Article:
Pronunciation and Phonetics

Learning proper pronunciation can be done without much knowledge of phonetics, actually. A basic knowledge, however, helps to make pronunciation clearer and thus facilitates the process of learning how to speak a foreign language properly.

eAmbalam introduces a phonetic chart which is based on Dhevanagari script. The sounds of vowels and consonants and other speech sounds in Sanskrit and the languages which have completely or mostly borrowed from it can be covered with the help of the chart. A few other sounds common to some languages in this group and outside are also put in. Unique sounds of some languages are specified too.

Diacritical marks are used to aid perfect pronunciation. World over, these marks have been created and propagated by scholars to make understanding of the differences in speech sounds in different languages better. Team eAmbalam also has created a phonetic chart which helps even first timers to pronounce words accurately.

Our Phonetic chart is unique, comprehensive, learner friendly and is divided into four columns wherein:
  • In the first column, the letter is written with the associated diacritical mark.
  • In the second column, an example is given in Dhevanagari language containing the letter.
  • In the third column, an example is given in English, which contains the sound closes to the letter or instructions in few cases, to facilitate better understanding.
  • In the fourth column, an audio button is placed with the help of which you can hear the actual pronunciation of the letter.
An open minded approach with the above introduction and guidelines will definitely enable the user to understand the speech sounds of any language and pronounce it like a native, which is eAmbalam’s aim in this exercise.

Syllable Usage in Sanskrit Usage in English
A or a Aḍavu Arise
Ā or ā Ānanda Vast
I or i Indhira Sing
Ī or ī Īśha Meal
U or u U ṣhā Good
Ū or ū Ū rdhhva Boost
R or r Riṣh i Try
Ṛ or ṛ Ni ṛ uti Grr!
Lr or lr   Pronounce L and R together.
E or e Eka Ate
AI or ai Aikya Sight
O or o Ojas Robe
AU or au Audh ā rya Now
A M or am Śhiva m Drum
A HA or aha R ā ma ha Aha!
Syllable Usage in Sanskrit Usage in English

Syllable Usage in Sanskrit Usage in English
KA or ka Kavi Car
KHA or kha Khalu Mark -Him
GA or ga Gamana Gut
GHA or gha Ghata Ugh!
Ṅ A or ṅa Tura ṅ ga Ring
CHA or ca Chakra Chart
CHHA or cha Chhandas Branch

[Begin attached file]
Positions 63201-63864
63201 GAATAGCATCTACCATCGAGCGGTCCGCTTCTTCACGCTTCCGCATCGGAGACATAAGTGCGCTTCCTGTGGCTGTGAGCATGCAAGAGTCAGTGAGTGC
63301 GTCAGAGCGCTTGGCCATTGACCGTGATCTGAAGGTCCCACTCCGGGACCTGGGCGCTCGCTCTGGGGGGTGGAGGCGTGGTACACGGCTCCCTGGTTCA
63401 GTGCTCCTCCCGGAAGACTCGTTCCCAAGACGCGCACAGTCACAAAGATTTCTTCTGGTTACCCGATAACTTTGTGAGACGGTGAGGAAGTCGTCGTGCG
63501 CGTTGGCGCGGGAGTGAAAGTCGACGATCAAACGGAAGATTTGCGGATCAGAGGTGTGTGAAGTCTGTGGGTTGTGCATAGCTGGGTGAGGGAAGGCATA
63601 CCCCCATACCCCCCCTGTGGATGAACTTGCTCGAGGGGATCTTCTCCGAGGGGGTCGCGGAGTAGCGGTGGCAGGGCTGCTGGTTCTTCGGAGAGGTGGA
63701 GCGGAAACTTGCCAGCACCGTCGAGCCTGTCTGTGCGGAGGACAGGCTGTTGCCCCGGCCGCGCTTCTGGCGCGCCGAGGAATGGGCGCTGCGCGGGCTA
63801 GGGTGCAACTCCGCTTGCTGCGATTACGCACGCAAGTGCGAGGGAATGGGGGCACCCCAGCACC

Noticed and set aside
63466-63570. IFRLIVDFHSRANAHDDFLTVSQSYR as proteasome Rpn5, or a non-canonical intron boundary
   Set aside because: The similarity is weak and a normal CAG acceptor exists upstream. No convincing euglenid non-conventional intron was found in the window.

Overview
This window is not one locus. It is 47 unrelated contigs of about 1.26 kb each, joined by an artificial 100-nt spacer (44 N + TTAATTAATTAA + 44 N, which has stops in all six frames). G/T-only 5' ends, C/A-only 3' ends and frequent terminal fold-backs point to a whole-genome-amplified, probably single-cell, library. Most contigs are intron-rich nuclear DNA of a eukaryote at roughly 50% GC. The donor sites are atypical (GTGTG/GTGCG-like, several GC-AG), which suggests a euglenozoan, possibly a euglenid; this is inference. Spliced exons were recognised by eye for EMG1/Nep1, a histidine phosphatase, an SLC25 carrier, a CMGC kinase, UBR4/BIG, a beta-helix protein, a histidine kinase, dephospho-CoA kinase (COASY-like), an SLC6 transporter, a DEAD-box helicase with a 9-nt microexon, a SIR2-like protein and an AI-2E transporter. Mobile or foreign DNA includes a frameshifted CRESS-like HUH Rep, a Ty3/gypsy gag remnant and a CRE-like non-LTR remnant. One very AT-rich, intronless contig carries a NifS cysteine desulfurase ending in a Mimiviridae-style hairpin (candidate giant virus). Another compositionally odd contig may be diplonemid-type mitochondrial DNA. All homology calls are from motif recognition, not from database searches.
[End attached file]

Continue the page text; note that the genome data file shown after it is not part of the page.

JA or ja Jagath Jug
JHA or jha Jhallari Fudge
NYA or nya Gnyana Knew
Ṭ A or ṭ Ṭ anka Top
ṬHA or ṭha Pāṭha Pothole
ḌA or da Ḍ amaruka Dog
Ḍ HA or ḍ ha Mūḍ ha Madhouse
Ṇ A or ṇ a Ga ṇ a Wander
THA or tha Thanu Health
THHA or thha Athha Theater
DHA or dha Dha śha This
DHHA or dhha Dhhana m Dha with an additional H sound
NA or na Namask ā raha Nut
PA or pa   Path ā ka Past
PHA or pha Phala m P with a H sound
BA or ba Bandhhu Ball
BHA or bha Bhadra Abhor
MA or ma Manas Money
YA or ya Yama Yummy
RA or ra Rajas Rub
LA or la Lath ā Lust
VA or WA, va /wa A śh va or A śhwa Water/Valour
ŚHA or śha Śhakthi Shutter
ṢHA or ṣ ha Ṣh a ṇ mukha Shunt
SA or sa Sarasvatī Sun
HA or ha Hari Hum
Ḷ A or ḷ a Ar āḷ a Bold
KṢHA or k ṣ ha Ak ṣh i Try to pronounce Ka, Sa & Ha – all at one time.
Extra Vowels in Tamil, Telugu, Kannada & Malayalam Scripts    
É or é Éṇi Angel
Ō or ō Ō m Ō M
ZHA Exclusive to Tamil & Malayalam Fold the tip of your tongue backwards and try to pronounce it with the aid of the audio button.
Syllable Usage in Sanskrit Usage in English


Ramadhān is one of the two Īdh festivals in the Islāmic year (the other being Īdh ul-Adhā). It is also known as the little or small feast (Bāyram- originated from Turkish language). It falls on the first day of Śhawwal at the completion of Ramadhān month and it begins with the sighting of moon. There may be regional differences in the exact date of Īdh with some Muslims fasting for 29 days or 30 days. The day breaks the month long fast with a sweet or snack, as they have abstained from food and drink from dawn till dusk to mark the occasion.

People wear new clothes and get ready to attend the special Īdh prayer performed in mosques. Before the prayer, the worshippers recite the Takbīr which means that the God is greatest, there is no God but one God and all praise goes to him. This is recited after the morning prayer (Fajr) and is continued till the Īdh prayer is commenced. Before the Īdh prayer is begun, it is mandatory that every Muslim (men, women, child) must lend helping hands to the poor (Zakath al fithr) and it equates about two kilograms of basic foodstuff (wheat, barley, dates, raisins, etc.), or its cash equivalent and is (typically) collected at the mosque. Then, the same is distributed to the needy to mark the occasion. It can be done anytime during the Ramadhān month. The Islāmic tradition says that every Muslim must contribute 2.5% of his wealth to charity during this festival. The Īdh prayer is followed by khuthbā (sermon) and then a prayer asking for forgiveness, mercy and help for the well being of Muslims all over the world. It is then customary to embrace the persons sitting on either of their sides as well as relatives, friends and other acquaintances.

Gifts and money are offered to women and children by their loved ones. It is also the time for resolving disputes and feuds between families and relatives. In Indonesia, the feast is named Īdh ulFithri which is celebrated with friends and relatives in their respective home towns with great pomp and fun in all the places. Another name for this period of celebrating and visiting is Lebaran, often lasting four to five days. In Malaysia & Singapore, it is commonly known as Hari Raya Aidh ul fithri.



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